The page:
That we have here in Rev. Rev. 13:1+, Rev. 13:2+ a composite kingdom is clear from the ‘seven heads.’ Now note that in Dan. Dan. 7:1 the first, second and fourth kingdoms are not said to have more than one head, but the third has ‘four heads’ (Dan. Dan. 7:6). Thus the beasts of Dan. Dan. 7:1 have, three of them one head each, and the third four heads, or seven in all; which tallies perfectly with Rev. Rev. 13:1+. . . . the four kingdoms of Dan. Dan. 7:1 are to be restored, and play their final parts immediately before the Millennium. If the reader will turn to Dan. Dan. 2:1, which is parallel with Dan. Dan. 7:1 - the ‘image in its four parts’ (the head, the breast and arms, the belly and thighs, the legs and feet) corresponding with the four beasts - it will be found that when we come to Dan. Dan. 2:45, which speaks of Christ (under the figure of ‘the Stone cut out of the mount without hands’ returning to earth to destroy the forces of evil, and then set up His kingdom, we discover that the Stone ‘brake in pieces the iron (Rome), the brass (Greece), the clay (apostate Israel), the silver (Medo-Persia), and the gold (Babylon).’ What we desire the reader to note particularly is that the Stone strikes not only the iron, but the brass, clay, silver, and gold; in fact, Dan. Dan. 2:35 tells us, expressly, they shall be ‘broken to pieces together!’ If, then, they are destroyed together, they must all be on the scene at the time of Christ’s return to earth to inaugurate His millennial reign, and if so, each of them must have been revived and restored!!16

Although it is true that the four beasts Daniel sees are represented in this beast with seven heads, it is unlikely that the seven heads on the beast correspond exactly with the seven heads of Daniel’s four beasts. For a discussion of the problems involved, see Daniel saw Seven Heads. See #4 - Seven Heads/Kings.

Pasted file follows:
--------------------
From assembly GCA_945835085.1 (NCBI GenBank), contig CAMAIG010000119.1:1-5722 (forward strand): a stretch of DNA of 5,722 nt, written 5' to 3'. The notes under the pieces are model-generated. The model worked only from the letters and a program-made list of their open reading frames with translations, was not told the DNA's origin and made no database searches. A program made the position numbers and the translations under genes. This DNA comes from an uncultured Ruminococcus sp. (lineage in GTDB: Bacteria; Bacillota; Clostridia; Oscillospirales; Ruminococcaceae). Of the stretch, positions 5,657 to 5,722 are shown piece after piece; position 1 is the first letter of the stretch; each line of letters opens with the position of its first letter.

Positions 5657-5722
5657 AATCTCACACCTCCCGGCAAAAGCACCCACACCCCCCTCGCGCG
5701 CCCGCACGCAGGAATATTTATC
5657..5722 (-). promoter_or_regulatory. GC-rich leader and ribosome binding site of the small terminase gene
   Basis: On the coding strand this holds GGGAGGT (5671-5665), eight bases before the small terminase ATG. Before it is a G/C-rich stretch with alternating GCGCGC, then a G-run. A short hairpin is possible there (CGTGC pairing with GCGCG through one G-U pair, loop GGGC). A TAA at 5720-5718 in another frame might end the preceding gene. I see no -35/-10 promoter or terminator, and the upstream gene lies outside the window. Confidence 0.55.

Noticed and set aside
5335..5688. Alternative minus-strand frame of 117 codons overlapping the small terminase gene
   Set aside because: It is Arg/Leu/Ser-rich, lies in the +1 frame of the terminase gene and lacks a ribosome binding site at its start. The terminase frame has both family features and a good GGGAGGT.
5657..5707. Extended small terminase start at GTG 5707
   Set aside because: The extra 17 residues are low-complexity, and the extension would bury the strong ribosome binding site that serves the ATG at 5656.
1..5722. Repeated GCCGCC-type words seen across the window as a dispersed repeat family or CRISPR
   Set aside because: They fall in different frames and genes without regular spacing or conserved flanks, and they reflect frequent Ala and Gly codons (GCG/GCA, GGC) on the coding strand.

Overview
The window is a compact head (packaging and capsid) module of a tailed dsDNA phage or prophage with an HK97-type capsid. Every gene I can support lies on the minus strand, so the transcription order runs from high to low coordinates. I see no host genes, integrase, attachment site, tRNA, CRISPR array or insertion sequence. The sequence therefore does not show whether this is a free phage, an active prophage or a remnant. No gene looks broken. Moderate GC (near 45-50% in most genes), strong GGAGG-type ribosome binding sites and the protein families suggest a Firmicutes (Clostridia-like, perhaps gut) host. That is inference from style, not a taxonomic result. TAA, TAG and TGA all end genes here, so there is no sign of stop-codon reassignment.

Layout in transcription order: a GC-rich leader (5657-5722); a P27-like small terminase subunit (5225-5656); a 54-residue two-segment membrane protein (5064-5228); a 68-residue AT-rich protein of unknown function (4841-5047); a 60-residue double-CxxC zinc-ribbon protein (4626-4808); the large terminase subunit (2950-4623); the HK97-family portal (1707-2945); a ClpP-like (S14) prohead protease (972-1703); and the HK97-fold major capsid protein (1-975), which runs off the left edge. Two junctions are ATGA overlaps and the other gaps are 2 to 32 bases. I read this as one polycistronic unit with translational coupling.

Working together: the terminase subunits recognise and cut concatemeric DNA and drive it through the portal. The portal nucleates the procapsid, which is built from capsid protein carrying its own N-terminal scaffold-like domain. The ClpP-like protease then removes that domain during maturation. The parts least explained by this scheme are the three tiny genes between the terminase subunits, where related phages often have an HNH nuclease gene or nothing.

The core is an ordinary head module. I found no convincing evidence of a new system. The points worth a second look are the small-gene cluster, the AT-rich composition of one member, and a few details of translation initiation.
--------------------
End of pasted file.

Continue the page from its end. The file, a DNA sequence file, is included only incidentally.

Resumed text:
ten horns
Like the dragon (Rev. Rev. 12:3+), the beast has ten horns. The ten horns are identified for us: “The ten horns which you saw are ten kings who have received no kingdom as yet, but they will receive authority for one hour as kings with the beast. These are of one mind, and they will give their power and authority to the beast.” (Rev. Rev. 17:12-13+). These are the ten horns which Daniel saw upon the fourth terrible beast in his night vision (Dan. Dan. 7:7, Dan. 7:20) which are also said to be ten kings (Dan. Dan. 7:24). The Beast ridden by the Harlot also has ten horns (Rev. Rev. 17:3+). “And the ten horns which you saw on the beast, these will hate the harlot, make her desolate and naked, eat her flesh and burn her with fire. For God has put it into their hearts to fulfill His purpose” (Rev. Rev. 17:16+-Rev. 17:17+a) Initially, the beast supports the Harlot and she rides upon, or controls, him. Eventually the ten kings who are allied with the Beast will turn on the Harlot, throw her off and destroy her. See #22 - Ten Horns/Kings. See The Great Harlot. See commentary on Revelation 17:16.

on his horns, ten crowns
Unlike the dragon which wears crowns on its heads (Rev. Rev. 12:3+), the beast’s crowns are on its horns. The dragon’s crowns are associated with historical kingdoms of which this beast is one. The beast has crowns on each of his ten horns, indicating the rule of the ten contemporaneous kings associated with the last head or kingdom. These ten horns are the same as those of the last (terrible beast) of Daniel’s four beasts (Dan. Dan. 7:7). See #22 - Ten Horns/Kings. See Crowns.

a blasphemous name